Aspen, part one: This is a long drive for someone who doesn’t like to ski
Close your eyes. Imagine nothing in view but white, blinding snow, bleached by a cheap digital camera flash, overcompensating for the dark of rural Idaho at the dead of night. All white and sparklingly frozen, except for the gleaming single word: TATE. Masterfully written with an unholy pen and ink of urine as yellow as gold. 
That’s the image I wanted to start this post with. It’s the photo stuck on Camila’s camera, which I took at a 3 a.m. pee-break during a 19-hour, non-stop drive to Aspen, CO. 
We were headed to a week-long retreat of drinking, hot tubs, skiing, handshaking, dancing and drinking. It’s a 20-plus-year tradition, in which about 500 people from the progressive movement (my friend Anita finds it hilarious when I call it ‘the movement.’ She calls us ‘the Hitler youth.’) gather in the ski town for a week to rest their bleeding hearts and get to know each other. Sometimes a little too well. 
We would overstuff several condos, take over dance clubs and health spas, attend gala dinners. Virtually every meal is hosted by someone, and every night has a party of some sort.
Here is a series of photos and anecdotes from my Aspen retreat. To avoid incriminating or embarrassing those involved, I’ve turned down the volume a touch. Use your imagination, and layer on about 30 percent more debauchery, drugs, alcohol, and poor decisions to get a true idea of the affair.
As we pulled up to a resort to register, aswim in Subarus, Audis, North Face and fresh powder, it occurred to me: “We’re about to walk into hundreds of white, upper-middle class, bleeding heart liberals for a ski trip in Aspen. It’s like a week-long cliche.” I was partially right.

This is the view out of our condo. Camila, Matt and I were sharing a three-bedroom suite with two lesbian couples and another guy. We walked in at around 11 a.m. and there were Mimosas and cans of beer flowing already. The pace was set.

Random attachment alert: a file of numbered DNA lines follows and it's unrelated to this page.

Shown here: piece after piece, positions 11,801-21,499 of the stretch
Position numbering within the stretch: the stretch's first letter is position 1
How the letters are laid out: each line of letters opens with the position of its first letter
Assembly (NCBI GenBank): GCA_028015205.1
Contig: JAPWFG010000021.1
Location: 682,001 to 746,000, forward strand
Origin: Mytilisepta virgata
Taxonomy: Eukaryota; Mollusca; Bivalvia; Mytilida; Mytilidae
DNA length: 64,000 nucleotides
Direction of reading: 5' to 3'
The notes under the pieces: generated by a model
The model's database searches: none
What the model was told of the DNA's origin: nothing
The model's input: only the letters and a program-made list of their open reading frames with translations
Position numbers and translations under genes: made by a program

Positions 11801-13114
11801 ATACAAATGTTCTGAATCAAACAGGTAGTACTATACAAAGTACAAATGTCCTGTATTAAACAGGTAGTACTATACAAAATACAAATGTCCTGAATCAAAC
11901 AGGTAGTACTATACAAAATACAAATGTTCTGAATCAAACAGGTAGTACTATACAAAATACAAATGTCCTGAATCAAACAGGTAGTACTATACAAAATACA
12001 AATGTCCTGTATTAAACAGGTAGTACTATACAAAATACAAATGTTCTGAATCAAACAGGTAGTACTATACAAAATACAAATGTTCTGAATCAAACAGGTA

After lunch and a Bloody Mary, I crashed and slept all afternoon. We spent the first evening condo-hopping. This photo is at Gavin’s place, where everyone was annihilated when I arrived. Usually when I get together with folks from around the country, it’s for a training, so we have to be somewhat restrained. It hit me around midnight that I had nothing to wake up for in the morning. I vocalized this, and a bottle of Maker’s Mark appeared in my hand. The pace was set. 

We closed the night at the Cooper Street Bar, the only local dive that I found in Aspen. Text messages and calls went out and it became a reunion with some of my favorite people.
Day 2: When I awoke, I was in a living room I didn’t recognize, in an unknown condo, lying on a series of couch cushions I had roughly fashioned into a bed on the floor. “I don’t know who that is, do you?” “No. I don’t know him. Should we wake him up?” This would become a typical way for me to wake up. 
I stumbled out of the room, still wasted, with a foggy memory of an afterparty. My pissing off a stranger and then apologizing. Someone asking me if I met my girlfriend on MySpace (a half-truth rumor that had somehow traveled like wildfire, and I had to constantly work to dispel all week). And there’s a Southern breakfast! Starting soon! I joined with Matt and Camila on the way. 
We walked into a crowded room, where we were greeted with drinks (Bloody Marys and Mint Juleps) and plates of spicy, creamy grits, biscuits and eggs. I put down a Bloody Mary and broke into a cold sweat. Puked in the bathroom and re-entered the fray. The pace was set. 
I had a great conversation with a guy I used to dislike, but now like, about modern lit. Another drink was in my hand. “Do you know anywhere I could just go to sit by a fire and read?” He told me, “Oh yeah, you should come to my condo. I’m having people over in an hour to read the Sunday Times, then there’s going to be a Euchre tournament in the evening.”
I realized that alone time, downtime, would be hard to come by for the next week. 

After a day of couch-surfing around town (drink half a beer, nap for 15 minutes, drink the rest of the beer, watch some TV, repeat), we set out for the Gala Dinner. A formal affair at the Regis ballroom. Coat check, cocktail hour, a program of updates and speeches. And yes, I forgot my camera. Camila was my pseudo-date, as she often is. We shared a table with Blair (pictured left) and a bunch of other campus organizers. 
Wine was flowing heavily, and other spirits continued at the Cooper Street, again. Then back at Dave and Keith’s condo for late night. I think things continued until well after four or five. Add that 30 percent I mentioned before and go to sleep.

Matt and Camila. On-again-off-again couple, and dear friends I would spend much of my trip with:
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